Surely, a big lesson of the 2003 Iraq war is that if too few people are making such an important decision they can be led astray. Parliament should legislate that Cabinet cannot send Australia into war without parliamentary approval. Sure, that might only happen if the holders of the balance of power in a hung Parliament demand it, but it would improve decisions.

The other lesson one of accountability. Before the Hawke Government introduced the 20-year rule, there was a more limited release of Cabinet paper after 30 years. The reasoning was that by then, all the players would be dead or retired and well past embarrassment age.

But surely potential future embarrassment helps keep leaders in check. It is an accountability factor. That makes the case for an earlier release of Cabinet documents – say 10 years, as in the ACT.

That time frame might make Prime Ministers more mindful of the need and usefulness of robust Cabinet processes.

Crispin Hull

This article first appeared in The Canberra Times and other Australian media on 9 January 2024.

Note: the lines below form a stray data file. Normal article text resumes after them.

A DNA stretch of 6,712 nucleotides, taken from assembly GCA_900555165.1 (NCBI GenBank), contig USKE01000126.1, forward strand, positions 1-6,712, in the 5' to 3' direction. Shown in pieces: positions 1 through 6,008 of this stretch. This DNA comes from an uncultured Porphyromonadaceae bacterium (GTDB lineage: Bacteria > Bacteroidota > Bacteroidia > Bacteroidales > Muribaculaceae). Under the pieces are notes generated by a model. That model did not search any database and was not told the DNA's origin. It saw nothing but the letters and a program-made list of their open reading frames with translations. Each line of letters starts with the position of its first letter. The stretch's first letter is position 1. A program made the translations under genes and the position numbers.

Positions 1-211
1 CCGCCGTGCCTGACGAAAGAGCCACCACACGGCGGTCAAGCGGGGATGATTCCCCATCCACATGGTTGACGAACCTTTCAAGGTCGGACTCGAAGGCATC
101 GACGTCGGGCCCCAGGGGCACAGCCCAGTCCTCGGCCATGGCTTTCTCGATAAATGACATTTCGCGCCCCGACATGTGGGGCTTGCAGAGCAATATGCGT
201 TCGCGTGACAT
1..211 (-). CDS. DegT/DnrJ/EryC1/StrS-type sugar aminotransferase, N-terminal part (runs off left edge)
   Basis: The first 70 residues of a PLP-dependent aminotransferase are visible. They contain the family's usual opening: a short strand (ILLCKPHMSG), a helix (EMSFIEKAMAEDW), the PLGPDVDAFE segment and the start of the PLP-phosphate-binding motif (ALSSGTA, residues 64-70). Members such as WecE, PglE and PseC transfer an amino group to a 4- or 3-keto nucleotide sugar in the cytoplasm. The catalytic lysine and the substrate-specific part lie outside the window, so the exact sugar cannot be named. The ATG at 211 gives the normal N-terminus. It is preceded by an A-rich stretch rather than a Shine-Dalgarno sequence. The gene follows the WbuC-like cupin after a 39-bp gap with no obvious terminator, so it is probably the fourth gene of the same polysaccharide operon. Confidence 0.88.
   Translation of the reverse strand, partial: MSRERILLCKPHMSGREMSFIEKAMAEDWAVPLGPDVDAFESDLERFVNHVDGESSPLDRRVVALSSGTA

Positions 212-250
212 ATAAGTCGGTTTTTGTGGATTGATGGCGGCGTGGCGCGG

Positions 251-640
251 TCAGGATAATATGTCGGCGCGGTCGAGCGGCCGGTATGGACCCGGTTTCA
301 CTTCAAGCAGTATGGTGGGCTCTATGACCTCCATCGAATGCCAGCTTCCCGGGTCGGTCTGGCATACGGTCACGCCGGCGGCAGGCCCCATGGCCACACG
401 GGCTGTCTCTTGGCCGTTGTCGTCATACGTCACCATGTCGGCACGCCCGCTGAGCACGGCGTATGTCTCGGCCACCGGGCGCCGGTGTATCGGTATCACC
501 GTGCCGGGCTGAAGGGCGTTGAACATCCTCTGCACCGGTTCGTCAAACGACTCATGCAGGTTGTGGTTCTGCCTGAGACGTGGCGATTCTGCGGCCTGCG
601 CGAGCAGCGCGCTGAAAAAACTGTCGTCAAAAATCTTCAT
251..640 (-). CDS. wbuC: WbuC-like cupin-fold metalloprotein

4 thoughts on “Lessons from Howard autocracy”

  1. Insiders tell me, Howard was more cabinet-governance and public-service than Rudd. Sure, the war decision was highly “presidential”, history will never regard it kindly. Carbon pricing, on the other hand, was very much a central-agency public-service show – economists alway believe in “the market”. But it’s had doubtful success, at reining in global emissions. After 18 years, the troubled EU ETS still covers less than 50% of EU emissions.

  2. Well written. A big of potential embarrassment during a politician’s working life has a lot to recommend it.

  3. Just a point of detail Crispin: the 30 year rule for the release of Cabinet documents was not changed by the Hawke Government. The change was made by the Freedom of Information Amendment (Reform)
    Act 2010 as part of the FOI reform package developed by the Senator the Hon John Faulkner, Cabinet Secretary and Special Minister of State.

  4. It’s tricky isn’t it? Too short a period to release and you risk poll-driven decision making. Those appalling 2003 minutes suggest a strong, independent Cabinet Secretary is needed, not the head of the Prime Minister’s Department as I think was/is the case.
    A Prime Minister has the power of patronage (hiring and firing of ministers) only slightly limited by party factions so with only career politicians in parliament a PM so minded can build a “rubber stamp” cabinet. Who was the last minister to resign on a matter of principle – Don Chipp?